California Imposes Mandatory Water Restrictions

Back to Article
Back to Article

California Imposes Mandatory Water Restrictions

By Nate Vogel

California Governor Jerry Brown announced mandatory water restrictions to help with the ongoing drought crisis during his speech at the annual snowpack measuring in the Sierra Nevada on April 1. This is the first time in California’s history that mandatory water restrictions have been imposed.

Through Executive Order B-29-15, Governor Brown is requiring a reduction of 25 percent of statewide water usage through February 28, effective immediately. The restrictions apply to both residential and commercial water usage in varying amounts, requiring higher per capita use areas to have proportionally greater reductions than areas with lower water usage. For example; campuses, cemeteries, golf courses and other large plots of land will now require significant cutbacks in water usage. Fines will be issued to local water suppliers who fail to meet requirements set by the State Water Resource Control Board.

The agriculture industry, which uses about 80 percent of California’s developed water according to the National Resource Defense Council’s June 2014 issue brief, will not be included in these cutbacks. However, the industry will be required to give more in-depth water usage statistics on a more frequent basis.

Incentives will be given to those who are trying to make their home or business more drought-safe, including removing grass and lawns for “drought-safe landscapes” and a temporary statewide rebate for replacing old water appliances with newer, more water-efficient appliances.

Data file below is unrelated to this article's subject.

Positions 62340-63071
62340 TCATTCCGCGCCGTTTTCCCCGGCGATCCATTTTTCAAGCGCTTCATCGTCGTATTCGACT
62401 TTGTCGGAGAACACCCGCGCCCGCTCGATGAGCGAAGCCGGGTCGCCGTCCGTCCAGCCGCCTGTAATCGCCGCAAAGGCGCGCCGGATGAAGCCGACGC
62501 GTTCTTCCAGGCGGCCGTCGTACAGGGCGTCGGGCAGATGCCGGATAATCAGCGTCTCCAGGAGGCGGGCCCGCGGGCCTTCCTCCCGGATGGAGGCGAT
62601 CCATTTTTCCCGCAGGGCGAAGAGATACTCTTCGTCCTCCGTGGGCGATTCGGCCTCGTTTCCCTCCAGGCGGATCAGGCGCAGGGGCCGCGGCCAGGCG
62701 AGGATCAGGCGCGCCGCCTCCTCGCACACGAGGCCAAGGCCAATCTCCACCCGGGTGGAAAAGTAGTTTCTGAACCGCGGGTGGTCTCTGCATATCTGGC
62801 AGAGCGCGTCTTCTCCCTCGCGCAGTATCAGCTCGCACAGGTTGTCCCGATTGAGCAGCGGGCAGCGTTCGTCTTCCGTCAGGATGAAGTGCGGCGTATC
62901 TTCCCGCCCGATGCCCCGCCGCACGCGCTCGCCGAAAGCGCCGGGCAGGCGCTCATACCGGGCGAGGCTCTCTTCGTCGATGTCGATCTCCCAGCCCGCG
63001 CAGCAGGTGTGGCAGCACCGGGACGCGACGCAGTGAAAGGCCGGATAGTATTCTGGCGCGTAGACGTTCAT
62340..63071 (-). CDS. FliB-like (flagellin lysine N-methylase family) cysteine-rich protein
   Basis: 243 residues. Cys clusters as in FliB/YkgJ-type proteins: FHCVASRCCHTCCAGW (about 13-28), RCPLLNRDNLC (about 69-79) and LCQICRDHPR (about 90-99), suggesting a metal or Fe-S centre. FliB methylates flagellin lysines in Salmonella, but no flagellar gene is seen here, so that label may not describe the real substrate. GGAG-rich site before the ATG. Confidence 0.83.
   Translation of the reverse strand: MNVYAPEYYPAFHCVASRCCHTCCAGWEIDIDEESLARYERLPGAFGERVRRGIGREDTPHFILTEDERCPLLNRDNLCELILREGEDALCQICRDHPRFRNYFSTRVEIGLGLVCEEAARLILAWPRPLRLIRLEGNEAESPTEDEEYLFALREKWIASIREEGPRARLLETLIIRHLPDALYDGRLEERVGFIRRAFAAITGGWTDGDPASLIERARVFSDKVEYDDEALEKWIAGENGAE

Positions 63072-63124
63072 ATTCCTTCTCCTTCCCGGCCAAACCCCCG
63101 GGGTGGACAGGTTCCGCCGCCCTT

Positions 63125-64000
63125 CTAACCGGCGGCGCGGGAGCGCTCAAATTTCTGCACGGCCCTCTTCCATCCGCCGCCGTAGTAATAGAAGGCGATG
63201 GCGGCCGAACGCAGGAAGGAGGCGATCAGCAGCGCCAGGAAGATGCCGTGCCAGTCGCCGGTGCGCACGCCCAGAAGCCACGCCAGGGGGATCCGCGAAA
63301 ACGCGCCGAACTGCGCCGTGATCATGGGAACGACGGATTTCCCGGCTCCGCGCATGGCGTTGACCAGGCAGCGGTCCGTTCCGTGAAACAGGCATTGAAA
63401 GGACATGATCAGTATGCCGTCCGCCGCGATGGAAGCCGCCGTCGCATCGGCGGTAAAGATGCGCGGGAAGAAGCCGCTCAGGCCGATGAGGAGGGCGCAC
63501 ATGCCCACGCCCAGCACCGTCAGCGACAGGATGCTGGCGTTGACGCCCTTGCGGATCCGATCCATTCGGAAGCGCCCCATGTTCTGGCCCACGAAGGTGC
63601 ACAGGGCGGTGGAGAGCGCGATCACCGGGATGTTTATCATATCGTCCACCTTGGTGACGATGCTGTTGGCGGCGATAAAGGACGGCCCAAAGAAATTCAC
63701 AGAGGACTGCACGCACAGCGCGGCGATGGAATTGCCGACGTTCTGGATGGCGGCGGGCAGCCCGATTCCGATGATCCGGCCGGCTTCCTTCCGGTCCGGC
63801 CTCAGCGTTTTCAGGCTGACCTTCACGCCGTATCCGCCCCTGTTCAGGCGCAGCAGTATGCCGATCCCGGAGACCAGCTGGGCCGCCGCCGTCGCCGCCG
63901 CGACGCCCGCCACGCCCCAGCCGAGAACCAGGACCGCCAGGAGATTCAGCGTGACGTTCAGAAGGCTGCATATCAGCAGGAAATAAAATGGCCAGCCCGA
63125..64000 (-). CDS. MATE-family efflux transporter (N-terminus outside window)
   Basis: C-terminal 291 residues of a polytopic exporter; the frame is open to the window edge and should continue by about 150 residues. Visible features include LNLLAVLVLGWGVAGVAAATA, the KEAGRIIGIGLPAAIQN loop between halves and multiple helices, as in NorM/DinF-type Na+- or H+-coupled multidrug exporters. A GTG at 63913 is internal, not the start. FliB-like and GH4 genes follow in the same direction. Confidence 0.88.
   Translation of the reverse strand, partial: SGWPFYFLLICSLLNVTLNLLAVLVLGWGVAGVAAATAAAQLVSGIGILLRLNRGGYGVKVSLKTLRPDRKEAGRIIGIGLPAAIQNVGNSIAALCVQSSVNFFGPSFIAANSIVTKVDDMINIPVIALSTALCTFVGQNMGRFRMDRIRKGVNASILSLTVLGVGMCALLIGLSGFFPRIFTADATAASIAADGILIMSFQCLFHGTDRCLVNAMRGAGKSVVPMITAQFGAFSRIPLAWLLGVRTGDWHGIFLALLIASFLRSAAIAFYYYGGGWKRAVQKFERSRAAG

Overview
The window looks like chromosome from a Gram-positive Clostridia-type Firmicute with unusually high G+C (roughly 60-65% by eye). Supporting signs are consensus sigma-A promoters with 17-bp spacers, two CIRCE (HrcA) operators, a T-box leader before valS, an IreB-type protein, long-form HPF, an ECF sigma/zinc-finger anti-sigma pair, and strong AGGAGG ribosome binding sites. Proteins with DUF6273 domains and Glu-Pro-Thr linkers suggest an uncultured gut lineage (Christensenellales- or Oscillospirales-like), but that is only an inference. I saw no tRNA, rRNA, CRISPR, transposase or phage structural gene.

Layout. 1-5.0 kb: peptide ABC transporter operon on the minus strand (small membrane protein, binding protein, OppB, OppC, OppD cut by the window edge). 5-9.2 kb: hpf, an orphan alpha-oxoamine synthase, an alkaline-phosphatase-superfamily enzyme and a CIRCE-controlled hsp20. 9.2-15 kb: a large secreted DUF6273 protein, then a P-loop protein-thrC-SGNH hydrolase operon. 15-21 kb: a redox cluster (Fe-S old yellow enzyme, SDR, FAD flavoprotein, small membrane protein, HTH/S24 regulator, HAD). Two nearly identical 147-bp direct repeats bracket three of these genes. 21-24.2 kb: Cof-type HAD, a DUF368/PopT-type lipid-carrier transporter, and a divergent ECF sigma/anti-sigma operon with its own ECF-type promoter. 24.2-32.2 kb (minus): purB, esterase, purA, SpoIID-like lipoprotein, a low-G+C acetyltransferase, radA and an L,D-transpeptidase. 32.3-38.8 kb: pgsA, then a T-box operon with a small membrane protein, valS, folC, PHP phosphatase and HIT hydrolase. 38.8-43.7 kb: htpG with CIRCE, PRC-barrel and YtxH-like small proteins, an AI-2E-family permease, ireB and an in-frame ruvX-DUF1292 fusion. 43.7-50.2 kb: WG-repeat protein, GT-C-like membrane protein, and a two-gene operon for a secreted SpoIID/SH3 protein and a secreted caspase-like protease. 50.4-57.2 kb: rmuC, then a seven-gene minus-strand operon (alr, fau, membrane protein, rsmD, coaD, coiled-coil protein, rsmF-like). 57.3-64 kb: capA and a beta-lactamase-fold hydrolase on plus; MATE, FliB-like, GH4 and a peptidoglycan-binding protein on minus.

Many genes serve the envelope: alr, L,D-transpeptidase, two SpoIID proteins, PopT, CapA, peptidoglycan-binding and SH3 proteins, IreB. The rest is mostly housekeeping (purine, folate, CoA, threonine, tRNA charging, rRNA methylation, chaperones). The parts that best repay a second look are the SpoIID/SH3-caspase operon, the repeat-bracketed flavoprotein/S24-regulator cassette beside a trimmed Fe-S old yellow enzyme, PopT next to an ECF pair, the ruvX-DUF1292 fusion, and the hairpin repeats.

This order comes as the Sierra Nevada snowpack reaches near record-low numbers, with the statewide snowpack being at only 5 percent of normal. “We are standing on dry grass, and we should be standing on five feet of snow,” Brown said in a statement at the measuring.

The governor states in the order that there is a “distinct possibility” of the drought continuing into 2016, which would mark five consecutive years of drought conditions in California. “We’re in a new era,” Brown said. “The idea of your nice little green grass getting lots of water every day, that’s going to be a thing of the past.”
There will also be an increase of funding towards new technologies that will help save water and energy and reduce greenhouse gas emissions. This includes renewable desalination plants, on-site water reuse systems, water-use monitoring software, and irrigation system timing technology.

The seven reservoirs that Marin County receives water from are currently at 93.89 percent capacity, according to the Marin Municipal Water District’s Water Watch check on April 5.